Press "Enter" to skip to content

But is it safe? Students donate plasma for fast cash

College students are usually broke, even after they make a conscious effort to save money, work a steady job and pick up that rusty penny in the Wal-Mart parking lot. Ways of earning extra cash are becoming more inventive.

Donating plasma is becoming a popular way of making an easy $30 to 50. The more desperate college students get,  the more appealing this alternative for a quick chunk of change becomes.

Junior Jolene Rimes started donating plasma when her bank shut off her cards.

“They thought there was suspicious activity going on so they shut them off, and because my banks are back home, I had no way of getting money,” Rimes said. “So I donated plasma, and I have been doing it for a few weeks now.”

Rimes heard about plasma donating her freshman year and had an open mind about donating.

“I thought it was great; I could get money,” Rimes said. “Honestly, if it wasn’t for the money, I probably wouldn’t have donated.”

Senior Jordan Mendenhall is also a frequent plasma donator. He is in the process of saving cash for an engagement ring.

“I was looking online for ways college kids make money, and I found out about donating plasma,” Mendenhall said. “Several guys I know had mentioned it before, so I asked them about it as well.”

Mendenhall donates at the CSL Plasma Center in Tulsa off Cheyenne Ave., but his first impression of another plasma clinic in town was skeptical.

“Luckily the place was closed, because it looked pretty darn sketchy. I found a place I’m comfortable with since then,” Mendenhall said.

According to the official CSL Plasma website, “Donating plasma only removes the liquid portion of your blood and returns your red blood cells to your body.”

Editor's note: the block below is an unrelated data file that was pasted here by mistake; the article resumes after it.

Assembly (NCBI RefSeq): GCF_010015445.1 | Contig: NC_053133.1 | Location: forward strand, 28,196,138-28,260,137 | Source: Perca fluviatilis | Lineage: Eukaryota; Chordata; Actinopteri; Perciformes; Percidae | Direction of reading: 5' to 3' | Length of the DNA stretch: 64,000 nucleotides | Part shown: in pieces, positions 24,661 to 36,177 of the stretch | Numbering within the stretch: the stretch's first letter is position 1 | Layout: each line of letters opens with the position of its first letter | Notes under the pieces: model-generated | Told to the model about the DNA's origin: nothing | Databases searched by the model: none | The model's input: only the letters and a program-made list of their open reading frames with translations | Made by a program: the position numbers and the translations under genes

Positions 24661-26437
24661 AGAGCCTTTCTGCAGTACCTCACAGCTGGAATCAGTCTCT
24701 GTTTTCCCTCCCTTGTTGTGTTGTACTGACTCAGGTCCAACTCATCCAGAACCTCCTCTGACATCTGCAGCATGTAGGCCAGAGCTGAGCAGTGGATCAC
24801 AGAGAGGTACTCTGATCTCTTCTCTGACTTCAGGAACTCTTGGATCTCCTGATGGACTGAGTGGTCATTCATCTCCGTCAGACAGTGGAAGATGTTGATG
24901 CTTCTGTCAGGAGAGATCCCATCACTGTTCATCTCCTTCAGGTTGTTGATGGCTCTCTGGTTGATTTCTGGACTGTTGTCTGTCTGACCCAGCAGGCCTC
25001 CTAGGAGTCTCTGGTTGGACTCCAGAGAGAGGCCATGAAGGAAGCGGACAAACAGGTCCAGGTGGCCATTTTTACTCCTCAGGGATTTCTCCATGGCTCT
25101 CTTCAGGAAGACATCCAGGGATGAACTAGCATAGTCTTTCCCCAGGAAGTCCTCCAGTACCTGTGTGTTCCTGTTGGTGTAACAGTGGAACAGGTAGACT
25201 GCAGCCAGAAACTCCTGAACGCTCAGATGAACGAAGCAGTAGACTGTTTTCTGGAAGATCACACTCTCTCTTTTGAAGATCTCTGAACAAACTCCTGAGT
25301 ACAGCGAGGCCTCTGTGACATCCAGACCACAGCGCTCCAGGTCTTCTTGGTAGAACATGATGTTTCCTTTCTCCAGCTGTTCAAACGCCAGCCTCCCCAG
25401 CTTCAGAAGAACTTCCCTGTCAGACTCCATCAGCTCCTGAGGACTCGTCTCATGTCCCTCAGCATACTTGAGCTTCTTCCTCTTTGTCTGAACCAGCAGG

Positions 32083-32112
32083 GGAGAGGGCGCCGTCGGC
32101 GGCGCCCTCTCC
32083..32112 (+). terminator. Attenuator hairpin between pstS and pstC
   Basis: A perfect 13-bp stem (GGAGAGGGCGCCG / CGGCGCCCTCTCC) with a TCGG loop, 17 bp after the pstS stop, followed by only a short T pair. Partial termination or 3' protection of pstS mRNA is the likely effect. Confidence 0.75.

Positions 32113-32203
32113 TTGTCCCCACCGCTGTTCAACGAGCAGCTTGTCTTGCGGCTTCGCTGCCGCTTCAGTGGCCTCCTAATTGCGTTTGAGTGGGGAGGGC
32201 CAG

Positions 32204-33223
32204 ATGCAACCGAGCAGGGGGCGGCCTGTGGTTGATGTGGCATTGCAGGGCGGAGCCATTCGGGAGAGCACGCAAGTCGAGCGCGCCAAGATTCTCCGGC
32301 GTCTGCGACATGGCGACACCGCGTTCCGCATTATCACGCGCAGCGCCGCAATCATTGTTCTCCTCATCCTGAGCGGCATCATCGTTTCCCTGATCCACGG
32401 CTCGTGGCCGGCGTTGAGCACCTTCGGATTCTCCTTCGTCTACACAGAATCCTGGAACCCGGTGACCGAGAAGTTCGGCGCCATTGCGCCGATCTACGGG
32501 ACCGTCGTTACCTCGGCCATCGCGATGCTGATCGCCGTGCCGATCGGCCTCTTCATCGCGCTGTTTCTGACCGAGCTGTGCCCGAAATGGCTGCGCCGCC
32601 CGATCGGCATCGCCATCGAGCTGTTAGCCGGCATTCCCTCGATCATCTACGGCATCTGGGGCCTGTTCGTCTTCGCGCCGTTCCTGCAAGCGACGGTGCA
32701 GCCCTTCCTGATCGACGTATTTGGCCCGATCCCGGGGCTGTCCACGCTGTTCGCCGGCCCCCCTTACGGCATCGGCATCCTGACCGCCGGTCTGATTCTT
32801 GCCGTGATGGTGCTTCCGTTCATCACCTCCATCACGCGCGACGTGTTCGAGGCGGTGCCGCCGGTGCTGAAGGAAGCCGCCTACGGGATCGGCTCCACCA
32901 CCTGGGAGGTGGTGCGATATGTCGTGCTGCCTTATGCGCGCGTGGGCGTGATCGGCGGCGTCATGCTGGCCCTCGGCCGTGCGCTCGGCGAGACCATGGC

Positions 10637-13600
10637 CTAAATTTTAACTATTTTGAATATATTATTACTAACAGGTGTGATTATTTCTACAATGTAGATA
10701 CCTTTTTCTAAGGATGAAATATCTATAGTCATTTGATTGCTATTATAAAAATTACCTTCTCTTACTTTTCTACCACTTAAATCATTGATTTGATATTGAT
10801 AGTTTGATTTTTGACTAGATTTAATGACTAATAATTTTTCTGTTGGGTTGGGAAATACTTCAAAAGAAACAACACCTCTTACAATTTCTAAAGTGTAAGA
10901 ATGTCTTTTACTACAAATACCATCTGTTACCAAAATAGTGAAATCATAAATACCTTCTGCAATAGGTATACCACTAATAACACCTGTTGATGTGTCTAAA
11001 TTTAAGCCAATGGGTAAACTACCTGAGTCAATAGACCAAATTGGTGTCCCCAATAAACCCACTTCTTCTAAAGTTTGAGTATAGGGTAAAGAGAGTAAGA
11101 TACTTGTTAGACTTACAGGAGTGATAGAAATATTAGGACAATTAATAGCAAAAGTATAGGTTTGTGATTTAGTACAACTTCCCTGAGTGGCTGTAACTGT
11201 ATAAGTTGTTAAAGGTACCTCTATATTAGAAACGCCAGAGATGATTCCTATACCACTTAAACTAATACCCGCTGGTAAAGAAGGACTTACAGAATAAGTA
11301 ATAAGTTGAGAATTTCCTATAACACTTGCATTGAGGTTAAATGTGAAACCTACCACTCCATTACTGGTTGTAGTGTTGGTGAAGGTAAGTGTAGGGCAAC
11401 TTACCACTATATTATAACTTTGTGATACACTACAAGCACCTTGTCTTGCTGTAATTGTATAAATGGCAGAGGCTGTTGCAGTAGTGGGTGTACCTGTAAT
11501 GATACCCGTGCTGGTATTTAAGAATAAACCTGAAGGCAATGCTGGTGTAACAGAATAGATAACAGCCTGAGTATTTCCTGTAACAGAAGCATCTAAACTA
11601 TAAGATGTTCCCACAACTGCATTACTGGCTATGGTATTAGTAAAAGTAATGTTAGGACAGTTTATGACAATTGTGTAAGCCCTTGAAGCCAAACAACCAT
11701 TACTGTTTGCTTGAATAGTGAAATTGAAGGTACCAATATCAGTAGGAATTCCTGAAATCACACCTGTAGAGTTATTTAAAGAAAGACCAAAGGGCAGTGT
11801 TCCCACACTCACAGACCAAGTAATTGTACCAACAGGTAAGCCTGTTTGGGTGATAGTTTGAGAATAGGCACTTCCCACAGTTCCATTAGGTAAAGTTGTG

Similar to donating blood, plasma donation includes the same process in retrieving the needed substance. However, in plasma donations, the plasma is separated from the red blood cells, which are returned to the donor through the same needle, according to the website.

Rimes chooses to donate at the center off East Admiral Place.

“The atmosphere is hard to explain; it changes on the time you are there,” Rimes said. “The first time I went, I was honestly scared. There wasn’t a normal looking person in the entire place.        When I went in to get my physical, the nurse closed the door behind me and asked, ‘Why are you here?’ I gave her a puzzling look and she said, ‘I mean you look normal.’ The second time I went, there were less people, and they were a little sketchy looking.”

Despite the quick cash, donating plasma may not be worth the experience to some.

“Donating plasma is good, but it is extensive,” Rimes said. “If you are not hydrated enough or haven’t eaten a good meal before you go, you will pass out or come extremely close.”

Plasma donating is becoming increasingly popular among college students looking to make cash without an appointment. And according to the American Red Cross, if done correctly, giving plasma poses no threat to donors.

Experts say individuals should limit donations to 13 times per year.

The real question becomes, does donating plasma work for you?

“In my eyes, I have a worthy goal and reason for donating,” Mendenhall said. “But otherwise, sometimes I would wonder if it is worth the $20 or $30 I make.”

Be First to Comment

Leave a Reply